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Careers for Introverts

By Wendy Gelberg

There's a wonderful saying: Find a job you love, and you'll never work a day in your life. (Often attributed to Confucius.)

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That leads to a frequently asked question: What kinds of jobs or careers are suitable for introverts?

The answer is a little complicated, because introversion isn't the only dimension of personality that relates to job satisfaction.

Knowing that you're an introvert doesn't automatically mean that certain jobs are going to be right for you and others wrong. But it is definitely one dimension to consider as you examine the elements of career satisfaction.

A little research and self-exploration will help you determine some paths to pursue - and this kind of exploration probably suits your introverted personality.

Here are five resources for that exploration:

1. Do What You Are (book by Paul D. Tieger and Barbara Barron-Tieger, Little Brown & Company, 2007) -

Gain a better understanding of all aspects of your personality type, including introversion-extroversion, and identify specific jobs that are in tune with your all of your strengths.

There's a wide range of jobs suggested for introverts, far too many to list here, but including such diverse fields as teaching, counseling, architecture, engineering, finance, computer science, web design, writing/editing, photography, paralegal, bookkeeping, tax preparation, clergy, social work, merchandise planning, interior design.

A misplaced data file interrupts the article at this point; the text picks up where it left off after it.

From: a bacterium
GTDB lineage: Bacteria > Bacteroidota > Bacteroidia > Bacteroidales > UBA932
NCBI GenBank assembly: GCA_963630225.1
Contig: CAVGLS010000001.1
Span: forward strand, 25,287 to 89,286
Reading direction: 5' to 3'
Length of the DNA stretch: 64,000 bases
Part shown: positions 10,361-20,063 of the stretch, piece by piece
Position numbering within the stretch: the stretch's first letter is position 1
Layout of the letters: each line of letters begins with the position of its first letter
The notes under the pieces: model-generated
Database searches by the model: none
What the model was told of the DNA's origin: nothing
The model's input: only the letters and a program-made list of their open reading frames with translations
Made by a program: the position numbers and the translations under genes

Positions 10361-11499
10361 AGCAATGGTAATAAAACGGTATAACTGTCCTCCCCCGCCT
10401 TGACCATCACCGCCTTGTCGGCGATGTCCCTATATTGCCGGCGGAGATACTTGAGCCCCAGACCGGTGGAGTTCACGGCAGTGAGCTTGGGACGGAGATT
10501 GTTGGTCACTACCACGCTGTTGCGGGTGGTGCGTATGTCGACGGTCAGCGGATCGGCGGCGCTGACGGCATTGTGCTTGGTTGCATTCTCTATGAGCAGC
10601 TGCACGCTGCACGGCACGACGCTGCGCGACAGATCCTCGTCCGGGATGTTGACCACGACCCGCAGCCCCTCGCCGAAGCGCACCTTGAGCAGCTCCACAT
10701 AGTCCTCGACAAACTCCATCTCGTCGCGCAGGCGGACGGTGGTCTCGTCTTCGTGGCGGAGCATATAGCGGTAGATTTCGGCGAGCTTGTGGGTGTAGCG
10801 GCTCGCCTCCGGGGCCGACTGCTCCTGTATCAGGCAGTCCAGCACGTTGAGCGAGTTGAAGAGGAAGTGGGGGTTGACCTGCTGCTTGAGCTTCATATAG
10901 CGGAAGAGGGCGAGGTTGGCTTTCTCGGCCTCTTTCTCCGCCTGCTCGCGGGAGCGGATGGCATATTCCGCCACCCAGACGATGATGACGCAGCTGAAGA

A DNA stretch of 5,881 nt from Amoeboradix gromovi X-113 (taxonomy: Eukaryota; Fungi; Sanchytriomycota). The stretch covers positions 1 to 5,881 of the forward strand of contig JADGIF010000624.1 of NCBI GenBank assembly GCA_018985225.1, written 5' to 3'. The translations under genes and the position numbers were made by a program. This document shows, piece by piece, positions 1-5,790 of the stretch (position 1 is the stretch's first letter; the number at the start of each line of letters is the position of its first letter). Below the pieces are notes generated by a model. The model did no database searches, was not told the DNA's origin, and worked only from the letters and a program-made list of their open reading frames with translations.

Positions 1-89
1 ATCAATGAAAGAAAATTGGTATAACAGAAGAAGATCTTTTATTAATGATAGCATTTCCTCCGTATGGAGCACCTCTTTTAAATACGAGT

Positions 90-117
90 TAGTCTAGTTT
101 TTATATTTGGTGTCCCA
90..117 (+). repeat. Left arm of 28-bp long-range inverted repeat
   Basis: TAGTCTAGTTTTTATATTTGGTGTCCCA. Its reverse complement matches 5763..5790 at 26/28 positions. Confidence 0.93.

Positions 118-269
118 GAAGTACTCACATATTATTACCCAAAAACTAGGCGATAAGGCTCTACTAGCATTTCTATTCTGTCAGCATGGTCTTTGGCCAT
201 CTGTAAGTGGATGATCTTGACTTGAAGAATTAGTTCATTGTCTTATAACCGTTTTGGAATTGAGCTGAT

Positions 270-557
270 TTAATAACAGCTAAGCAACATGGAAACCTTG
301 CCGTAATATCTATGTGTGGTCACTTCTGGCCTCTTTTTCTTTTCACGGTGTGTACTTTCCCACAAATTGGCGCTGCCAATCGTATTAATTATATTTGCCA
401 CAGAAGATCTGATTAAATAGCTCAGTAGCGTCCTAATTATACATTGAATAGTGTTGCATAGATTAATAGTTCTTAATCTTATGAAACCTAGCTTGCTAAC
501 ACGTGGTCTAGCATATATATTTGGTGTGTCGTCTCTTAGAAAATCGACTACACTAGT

2. Professional Associations -

Learn more about a job from the professional associations for that occupation or industry.

3. Google -

If you Google the phrase "careers for introverts" you'll find links for several articles, blogs, book references, etc. There's even a discussion among introverts on just this topic.

4. LinkedIn -

Talk to someone who actually does that job. If you don't happen to know anyone, use the Advanced People search on LinkedIn to find people you're connected to who do that job, and ask for an introduction.

Questions to ask include the following:

  • What does a typical day look like?
  • Does this occupation allow you to work on one task at a time until it is complete, or are you typically involved in multiple tasks at the same time?
  • Is the work fairly structured and routine, or is the work fairly unpredictable?
  • How much time is spent interacting with people? With data? With machines?
  • What does the work space typically look like?

Bottom Line:

A combination of self-assessment and career exploration can uncover the job that's a great fit for your personality.


About the author...

Wendy Gelberg is a Career Navigator at JVS CareerSolution in Boston and author of The Successful Introvert: How to Enhance Your Job Search and Advance Your Career. She is a certified career coach and resume writer whose expertise is in helping people who are uncomfortable "tooting their own horn." Wendy writes resumes, gives workshops, coaches individuals, and writes articles and blogs on all aspects of the job search process. Samples of her resumes and career advice appear in over 20 books. Wendy has been a career coach and resume writer for over 15 years. She has been an introvert her whole life. Contact Wendy at wgelberg@careersolution.org.


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